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Homowo Festival: A Union of the Living and their Ancestors

Homowo Festival


Festivals in traditional African communities are filled with lots of funfair. Mostly organized according to traditional calendars, they have over the years served as a means of bonding and reinforcing communal living, fostering kinship relations and camaraderie among friends. Notwithstanding the influence of Westernization penetrating African societies, the practice of festival gathering has remained, drawing locals living within and outside a community to their roots.

One of such festivals which have been sustained as a treasured heritage of the people is the Homowo festival. Celebrated by the Ga people of Accra, Ghana, this festival name – Homowo, which translates to “hoot at hunger” is a recollection of famine which the people of Goa experienced in the past due to drought. Celebrating the return of the rains, accompanied by the bountiful harvest, the people of Goa instituted this festival as a period of reminiscing on this past event and offering thanks to their ancestors for a successful harvest.

The beginning of the festival is preceded by the planting of maize which is to be used for the preparation of a local dish of the Ga people – Kpekple, which is to be eaten and offered to the ancestors, symbolically praying and thanking them for sustenance during the festival.


The festival is a homecoming of Ga people not resident in Ga, a New Year celebration and the celebration fertility.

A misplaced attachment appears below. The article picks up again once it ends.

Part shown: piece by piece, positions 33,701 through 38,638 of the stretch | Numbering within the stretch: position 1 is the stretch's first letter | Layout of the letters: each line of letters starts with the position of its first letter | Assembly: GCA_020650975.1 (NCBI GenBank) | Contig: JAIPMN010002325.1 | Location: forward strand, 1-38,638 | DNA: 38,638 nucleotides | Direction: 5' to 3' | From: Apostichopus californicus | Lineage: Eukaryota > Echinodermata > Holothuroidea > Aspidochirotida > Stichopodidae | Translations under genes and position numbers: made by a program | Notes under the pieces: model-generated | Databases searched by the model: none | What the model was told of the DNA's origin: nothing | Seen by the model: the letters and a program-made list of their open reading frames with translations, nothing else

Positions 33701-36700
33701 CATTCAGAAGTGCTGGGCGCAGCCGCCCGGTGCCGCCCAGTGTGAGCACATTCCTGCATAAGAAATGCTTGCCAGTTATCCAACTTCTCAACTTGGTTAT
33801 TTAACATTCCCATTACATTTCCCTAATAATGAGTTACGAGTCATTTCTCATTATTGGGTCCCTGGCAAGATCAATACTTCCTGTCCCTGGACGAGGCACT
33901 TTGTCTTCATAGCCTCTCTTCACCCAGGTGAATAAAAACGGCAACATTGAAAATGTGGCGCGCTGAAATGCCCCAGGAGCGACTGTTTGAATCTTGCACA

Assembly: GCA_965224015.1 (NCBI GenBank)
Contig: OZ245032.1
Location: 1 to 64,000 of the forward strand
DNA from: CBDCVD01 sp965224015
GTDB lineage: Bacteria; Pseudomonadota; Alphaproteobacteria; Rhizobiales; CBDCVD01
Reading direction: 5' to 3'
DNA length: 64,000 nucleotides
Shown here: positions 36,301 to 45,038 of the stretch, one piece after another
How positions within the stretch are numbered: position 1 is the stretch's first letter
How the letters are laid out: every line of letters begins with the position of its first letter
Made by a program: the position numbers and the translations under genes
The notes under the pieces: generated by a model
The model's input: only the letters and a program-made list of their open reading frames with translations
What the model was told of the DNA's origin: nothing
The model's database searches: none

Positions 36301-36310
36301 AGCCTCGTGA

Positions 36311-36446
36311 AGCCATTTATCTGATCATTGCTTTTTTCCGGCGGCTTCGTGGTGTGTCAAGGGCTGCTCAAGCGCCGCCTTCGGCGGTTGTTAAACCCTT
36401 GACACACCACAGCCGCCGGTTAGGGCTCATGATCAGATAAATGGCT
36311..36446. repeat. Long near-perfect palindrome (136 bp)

As a rule, during this celebration, the Ga people apply ochre clay to their doorposts to wade off evil spirits. Also associated with this event, fostering filial feasting, every member of the family dips hand into the same pot of Kpekpei. Ancestral worshipping which sustain relations between the living and the dead is practiced, with Kpekpei sprinkled by Ga priests around homesteads and graves of ancestors.


This is also replicated in different households where ancestors are nourished through these meals at locations where they are likely to find it, predominantly around the doorways.

At the end of this ritual, the festivities accompanying the festival follows with dancing, drumming, chanting, face painting, singing, traditional dancing and hooting which is central to the celebration.

Have you witnessed the Ga festival celebration? Goge Africa would be glad to hear and share your experience.

What do you think?

Written by Martin Eze


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